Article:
Bring Food Safety to your Summer Vacation
WASHINGTON, MAY 17, 2022 – Memorial Day is near! As summertime brings families and friends together for outdoor celebrations, the U.S. Department of Agriculture (USDA) wants to make sure your summertime festivities are food safe. Whether you’re grilling burgers, camping, or having a nice picnic; everyone should always remember to practice proper handwashing and use a food thermometer.
But USDA is concerned that people are neglecting safe food handling practices after observing that consumer behavior in test kitchens revealed some eye-opening findings.
“Our research shows that people are skipping basic food safety practices like handwashing and using a food thermometer,” says Agriculture Secretary Tom Vilsack. “Remember to clean, separate, cook, and chill so food poisoning doesn’t rain on your parade this summer.”
USDA encourages all Americans to follow these food safety tips to keep you and your family foodborne illness free this summer.
Wash Your Hands
Inadequate handwashing is a contributing factor to many illnesses, including foodborne illness. It is important to follow proper handwashing steps before, during and after preparing food to prevent bacteria from transferring from your hands to your meal.
Our recent consumer research (January 2020-2021) study showed that 56% participants didn’t attempt to wash their hands during meal preparation. This is a major drop in handwashing attempts from prior years. In year 3, this figure was 71% and in year 2 it was 74%.
In addition to low attempts at handwashing, roughly 95% of participants failed to wash their hands properly. The most common reason in our study for unsuccessful handwashing was failing to rub hands with soap for at least 20 seconds, followed by not wetting hands with water as a first step.
There are five steps for proper handwashing: wet hands, lather with soap, scrub for 20 seconds, rinse and dry.
Use a Food Thermometer
Don’t forget to bring a food thermometer to your summer activities. Always use a food thermometer to check the internal temperature of your food to determine if it is safe to eat. Insert the thermometer into the thickest part of the meat, through the side, for the most accurate temperature reading. In our study, only 55% of participants used a food thermometer to check the internal temperature of the hamburgers and sausages they were cooking. Use a food thermometer to ensure the following foods have reached their safe internal temperature:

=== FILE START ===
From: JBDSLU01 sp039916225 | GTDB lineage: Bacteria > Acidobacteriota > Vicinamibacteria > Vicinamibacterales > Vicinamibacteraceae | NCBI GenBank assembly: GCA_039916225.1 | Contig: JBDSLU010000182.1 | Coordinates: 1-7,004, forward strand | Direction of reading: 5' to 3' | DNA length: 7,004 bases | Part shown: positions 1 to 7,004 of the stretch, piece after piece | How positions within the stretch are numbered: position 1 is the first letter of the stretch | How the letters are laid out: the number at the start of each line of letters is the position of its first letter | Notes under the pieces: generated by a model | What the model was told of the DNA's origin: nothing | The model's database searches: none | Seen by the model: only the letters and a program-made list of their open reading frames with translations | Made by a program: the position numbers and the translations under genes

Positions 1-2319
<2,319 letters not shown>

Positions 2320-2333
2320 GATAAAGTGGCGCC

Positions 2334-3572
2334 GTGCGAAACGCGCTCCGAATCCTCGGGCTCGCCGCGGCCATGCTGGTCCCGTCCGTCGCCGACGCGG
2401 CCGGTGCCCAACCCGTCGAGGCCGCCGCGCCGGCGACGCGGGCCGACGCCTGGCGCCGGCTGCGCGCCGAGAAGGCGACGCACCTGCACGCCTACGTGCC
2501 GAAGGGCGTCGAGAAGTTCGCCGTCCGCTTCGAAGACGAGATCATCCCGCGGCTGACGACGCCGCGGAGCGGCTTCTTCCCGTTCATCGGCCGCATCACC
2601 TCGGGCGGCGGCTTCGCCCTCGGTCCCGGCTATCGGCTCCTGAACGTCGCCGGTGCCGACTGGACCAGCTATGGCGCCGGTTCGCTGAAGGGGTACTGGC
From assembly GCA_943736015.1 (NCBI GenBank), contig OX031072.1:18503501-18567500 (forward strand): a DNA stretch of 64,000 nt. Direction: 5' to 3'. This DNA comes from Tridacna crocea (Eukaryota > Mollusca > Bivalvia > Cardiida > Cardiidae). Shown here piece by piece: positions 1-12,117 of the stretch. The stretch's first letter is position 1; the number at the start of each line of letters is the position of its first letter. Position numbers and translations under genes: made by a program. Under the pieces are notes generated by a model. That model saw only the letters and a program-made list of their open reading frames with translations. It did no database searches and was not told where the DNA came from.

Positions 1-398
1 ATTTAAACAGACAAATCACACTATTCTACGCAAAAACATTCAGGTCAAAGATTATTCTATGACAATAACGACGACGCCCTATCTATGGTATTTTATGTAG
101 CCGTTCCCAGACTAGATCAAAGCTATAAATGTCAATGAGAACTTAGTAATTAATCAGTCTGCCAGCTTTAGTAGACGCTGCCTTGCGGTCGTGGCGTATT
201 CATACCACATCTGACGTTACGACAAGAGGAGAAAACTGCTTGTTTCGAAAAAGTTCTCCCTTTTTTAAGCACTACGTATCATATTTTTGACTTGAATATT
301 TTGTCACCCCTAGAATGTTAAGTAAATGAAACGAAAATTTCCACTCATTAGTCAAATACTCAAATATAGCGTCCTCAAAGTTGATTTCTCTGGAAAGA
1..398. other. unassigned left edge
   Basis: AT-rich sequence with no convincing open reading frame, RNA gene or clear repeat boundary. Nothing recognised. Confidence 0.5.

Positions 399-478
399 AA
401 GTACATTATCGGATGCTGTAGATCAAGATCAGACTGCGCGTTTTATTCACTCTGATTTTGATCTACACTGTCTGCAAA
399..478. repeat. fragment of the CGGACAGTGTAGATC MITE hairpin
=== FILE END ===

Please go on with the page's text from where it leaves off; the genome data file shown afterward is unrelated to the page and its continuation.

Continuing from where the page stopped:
- Beef, pork, lamb and veal steaks, chops and roasts: 145 F with a 3-minute rest
- Fish: 145 F
- Egg dishes: 160 F
- Ground meats (beef, pork, lamb and veal): 160 F
- All poultry (whole or ground): 165 F
While preparing your meal this Memorial Day, be sure to keep your raw meat separate from your fruits and vegetables. Raw meat and poultry carry bacteria that causes foodborne illness. To reduce the risk of cross-contamination, USDA recommends using separate cutting boards: one for raw meat and poultry, and another for fruits and vegetables.
In this study, cross-contamination was prevalent. Across all participants:
- 32% contaminated their plates and cutting boards while preparing food.
- 28% contaminated their kitchen sinks.
- 12% contaminated spice containers.
- 8% contaminated the cupboard handles in their kitchen.
These findings are part of a multi-year, mixed-method study that FSIS commissioned to evaluate various consumer food handling behaviors. The study uses test kitchens, focus groups and nationally representative surveys to better understand food safety practices and experiences with food recalls, foodborne illness, and FSIS food safety resources. More information about this study is available in an executive summary.
For more food safety information, call the USDA Meat and Poultry Hotline at 1-888-MPHotline (1-888-674-6854), email MPHotline@usda.gov or chat live at ask.usda.gov from 10 a.m. to 6 p.m. Eastern Time, Monday through Friday.
Access news releases and other information at USDA’s Food Safety and Inspection Service’s (FSIS) website at www.fsis.usda.gov/newsroom.
USDA touches the lives of all Americans each day in so many positive ways. In the Biden-Harris Administration, USDA is transforming America’s food system with a greater focus on more resilient local and regional food production, fairer markets for all producers, ensuring access to safe, healthy, and nutritious food in all communities, building new markets and streams of income for farmers and producers using climate smart food and forestry practices, making historic investments in infrastructure and clean energy capabilities in rural America, and committing to equity across the Department by removing systemic barriers and building a workforce more representative of America. To learn more, visit www.usda.gov.